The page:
Bill Nye, stalwart defender of evolution and climate science, has a new book out called, Undeniable: Evolution and the Science of Creation. Nye, for those unfamiliar with him, is a popular science communicator. He also relishes verbal debate. In recent years, he's become known for taking on creationists and climate skeptics. Nye's reputation as a soldier of science has led some to wonder where he stands on GMOs. Specifically, folks are curious if he's changed his position since 2005, when his television show featured an episode that has since been criticized for mischaracterizing the science of biotechnology in a way that reinforces unwarranted fears, as one observer writes. Others have been more forgiving of that segment:
Most of the questions and fears he raises are the questions and fears of 2005 and, to a disappointing extent, the same fears we need to address today.
So now it's nearly a a decade later and GMOs are still saddled with a fear factor that activists have worked hard to promote, much to the dismay of the plant science community. Where is Nye in this battle between scientists and those that frequently contest (and muddy) the science of agricultural biotechnology? He's MIA. You don't see him stepping into the fray to communicate the known facts about genetically modified crops, much less advising people to "chill out" about GMOs, as Neil deGrasse Tyson did earlier this year. This reluctance appears to stem from Nye's discomfit with GMO technology, which he expresses in his new book. Appearing on reddit yesterday, Nye had a revealing exchange with one questioner, who poses this question:
Hi! I've been a long time fan, and I'd like to ask about something a bit old. I work in plant science, and we have this controversy that is every bit as unscientific, damaging, and irrational as the controversies surrounding evolution, vaccines, and climate change, so I was thrilled to see there was an Eyes of Nye episode on GMOs...right up until I watched it, and saw you talking about fantastical ecological disasters, advocating mandatory fear mongering labels, and spouting loaded platitudes with false implication. You can see my complete response here, if you are interested, and I hope you are, but it was a little disheartening. When I look up GMOs in the news, I don't see new innovations or exciting developments being brought to the world. I see hate, and fear, and ignorance, and I'm tired of seeing advances in agricultural science held back, sometimes at the cost of environmental or even human health, over this manufactured controversy. Scientists are called called corporate pawns, accused of poisoning people and the earth, research vandalized or banned, all over complete nonsense. This is science denialism, plain and simple. That Eyes of Nye episode aired 9 years ago, and a lot can change in nearly a decade, so I want to ask, in light of the wealth of evidence demonstrating the safety and utility of agricultural genetic engineering, could you clarify your current stance on the subject, and have you changed the views you expressed then? Because if so, while you work with public education, please don't forget about us. We could use some help.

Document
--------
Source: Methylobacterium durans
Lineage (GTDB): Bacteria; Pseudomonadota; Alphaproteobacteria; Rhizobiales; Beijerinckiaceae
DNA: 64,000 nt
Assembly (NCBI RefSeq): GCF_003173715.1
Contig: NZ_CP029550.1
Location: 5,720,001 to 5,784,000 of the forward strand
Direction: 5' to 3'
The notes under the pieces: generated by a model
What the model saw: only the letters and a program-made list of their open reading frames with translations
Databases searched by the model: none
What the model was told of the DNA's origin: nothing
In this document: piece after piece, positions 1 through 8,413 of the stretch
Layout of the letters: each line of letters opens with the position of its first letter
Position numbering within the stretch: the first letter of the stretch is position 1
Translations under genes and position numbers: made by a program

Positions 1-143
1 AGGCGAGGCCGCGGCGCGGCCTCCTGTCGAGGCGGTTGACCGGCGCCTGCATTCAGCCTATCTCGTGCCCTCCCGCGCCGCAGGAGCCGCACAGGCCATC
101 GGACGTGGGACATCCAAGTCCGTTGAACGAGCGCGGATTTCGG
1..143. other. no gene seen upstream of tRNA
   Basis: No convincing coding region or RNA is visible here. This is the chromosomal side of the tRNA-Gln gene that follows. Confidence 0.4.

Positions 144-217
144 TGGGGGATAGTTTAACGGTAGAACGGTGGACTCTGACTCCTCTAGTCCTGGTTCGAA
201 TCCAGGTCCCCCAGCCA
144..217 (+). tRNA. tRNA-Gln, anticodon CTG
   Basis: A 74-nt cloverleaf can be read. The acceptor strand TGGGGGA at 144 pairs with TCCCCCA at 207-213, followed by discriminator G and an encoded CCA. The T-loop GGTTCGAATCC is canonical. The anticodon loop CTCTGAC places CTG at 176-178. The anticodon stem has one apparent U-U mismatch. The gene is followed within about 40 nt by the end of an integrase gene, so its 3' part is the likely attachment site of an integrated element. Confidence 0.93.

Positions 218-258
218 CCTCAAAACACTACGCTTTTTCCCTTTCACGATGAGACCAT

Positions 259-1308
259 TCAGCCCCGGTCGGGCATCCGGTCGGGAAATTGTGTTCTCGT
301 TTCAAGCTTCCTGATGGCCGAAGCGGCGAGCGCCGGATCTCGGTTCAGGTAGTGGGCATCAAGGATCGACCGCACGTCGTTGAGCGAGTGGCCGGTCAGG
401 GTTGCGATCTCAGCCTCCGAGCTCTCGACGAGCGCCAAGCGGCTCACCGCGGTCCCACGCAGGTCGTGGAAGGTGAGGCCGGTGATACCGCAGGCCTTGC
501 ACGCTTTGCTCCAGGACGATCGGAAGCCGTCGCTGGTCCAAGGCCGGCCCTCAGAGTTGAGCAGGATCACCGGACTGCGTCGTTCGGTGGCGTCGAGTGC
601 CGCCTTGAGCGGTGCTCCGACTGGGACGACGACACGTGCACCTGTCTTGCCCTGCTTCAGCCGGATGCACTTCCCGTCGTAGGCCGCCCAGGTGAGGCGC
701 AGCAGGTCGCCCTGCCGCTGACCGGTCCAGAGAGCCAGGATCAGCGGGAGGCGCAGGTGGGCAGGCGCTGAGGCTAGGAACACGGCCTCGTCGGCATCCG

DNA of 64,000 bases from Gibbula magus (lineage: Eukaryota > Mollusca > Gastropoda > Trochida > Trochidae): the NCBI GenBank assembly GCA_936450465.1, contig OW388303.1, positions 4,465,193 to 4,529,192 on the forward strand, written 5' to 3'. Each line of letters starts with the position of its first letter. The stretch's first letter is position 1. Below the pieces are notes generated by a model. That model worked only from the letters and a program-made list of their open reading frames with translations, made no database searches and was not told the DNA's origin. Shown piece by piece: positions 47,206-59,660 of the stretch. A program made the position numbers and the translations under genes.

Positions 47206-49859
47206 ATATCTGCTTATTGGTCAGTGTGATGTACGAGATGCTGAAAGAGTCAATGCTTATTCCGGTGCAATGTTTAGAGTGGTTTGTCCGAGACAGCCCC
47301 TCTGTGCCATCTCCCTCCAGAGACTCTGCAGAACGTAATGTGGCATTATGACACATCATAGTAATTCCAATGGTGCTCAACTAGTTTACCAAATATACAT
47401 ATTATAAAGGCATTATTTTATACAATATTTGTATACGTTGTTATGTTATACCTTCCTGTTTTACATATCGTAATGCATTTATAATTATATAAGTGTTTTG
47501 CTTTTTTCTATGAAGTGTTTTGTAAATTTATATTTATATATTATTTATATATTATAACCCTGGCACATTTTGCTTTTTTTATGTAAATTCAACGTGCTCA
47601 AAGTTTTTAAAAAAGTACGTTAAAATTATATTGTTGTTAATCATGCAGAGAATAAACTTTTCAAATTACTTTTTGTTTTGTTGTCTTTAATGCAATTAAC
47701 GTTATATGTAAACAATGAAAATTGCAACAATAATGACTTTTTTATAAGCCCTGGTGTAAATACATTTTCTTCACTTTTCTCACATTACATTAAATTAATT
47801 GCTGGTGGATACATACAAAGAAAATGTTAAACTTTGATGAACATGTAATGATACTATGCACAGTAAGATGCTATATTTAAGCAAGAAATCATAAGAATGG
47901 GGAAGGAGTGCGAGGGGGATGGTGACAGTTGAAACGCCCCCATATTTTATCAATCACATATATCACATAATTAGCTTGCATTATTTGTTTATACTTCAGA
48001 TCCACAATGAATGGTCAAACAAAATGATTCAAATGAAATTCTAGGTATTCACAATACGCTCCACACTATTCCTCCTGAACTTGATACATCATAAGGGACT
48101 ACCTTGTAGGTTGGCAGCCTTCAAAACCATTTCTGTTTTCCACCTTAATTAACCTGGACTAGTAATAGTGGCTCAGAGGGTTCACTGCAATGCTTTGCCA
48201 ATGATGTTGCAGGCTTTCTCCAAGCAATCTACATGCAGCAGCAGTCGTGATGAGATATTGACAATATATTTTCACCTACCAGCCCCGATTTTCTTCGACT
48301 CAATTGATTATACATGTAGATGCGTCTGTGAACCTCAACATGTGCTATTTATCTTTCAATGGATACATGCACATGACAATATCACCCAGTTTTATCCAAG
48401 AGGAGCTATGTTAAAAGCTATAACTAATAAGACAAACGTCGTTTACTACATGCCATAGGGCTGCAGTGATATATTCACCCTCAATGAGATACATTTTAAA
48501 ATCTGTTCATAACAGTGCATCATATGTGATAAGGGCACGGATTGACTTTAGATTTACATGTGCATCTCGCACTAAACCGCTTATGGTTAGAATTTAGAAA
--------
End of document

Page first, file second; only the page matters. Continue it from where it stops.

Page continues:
We clearly disagree. I stand by my assertions that although you can know what happens to any individual species that you modify, you cannot be certain what will happen to the ecosystem. Also, we have a strange situation where we have malnourished fat people. It's not that we need more food. It's that we need to manage our food system better. So when corporations seek government funding for genetic modification of food sources, I stroke my chin.
Hmm. It's interesting that Nye doesn't bother to express disapproval at the incessant fear-mongering and misinformation that has polluted the public discourse on GMOs--a main point raised by the questioner. Nye could have acknowledged this unfortunate state of affairs and even perhaps mentioned that all the world's major science bodies and institutions have looked carefully at the technology and not found it harmful to human health or the environment. That alone would have meant a lot coming from someone with his stature. Instead, he avoids the main thrust of the questioner's comment, invokes an absolutist version of the precautionary principle (rebutted effectively here in the case of GMOs) and closes with some odd remarks about malnourished fat people and an image of him stroking his chin. If all this leaves you scratching your head, you probably are not alone.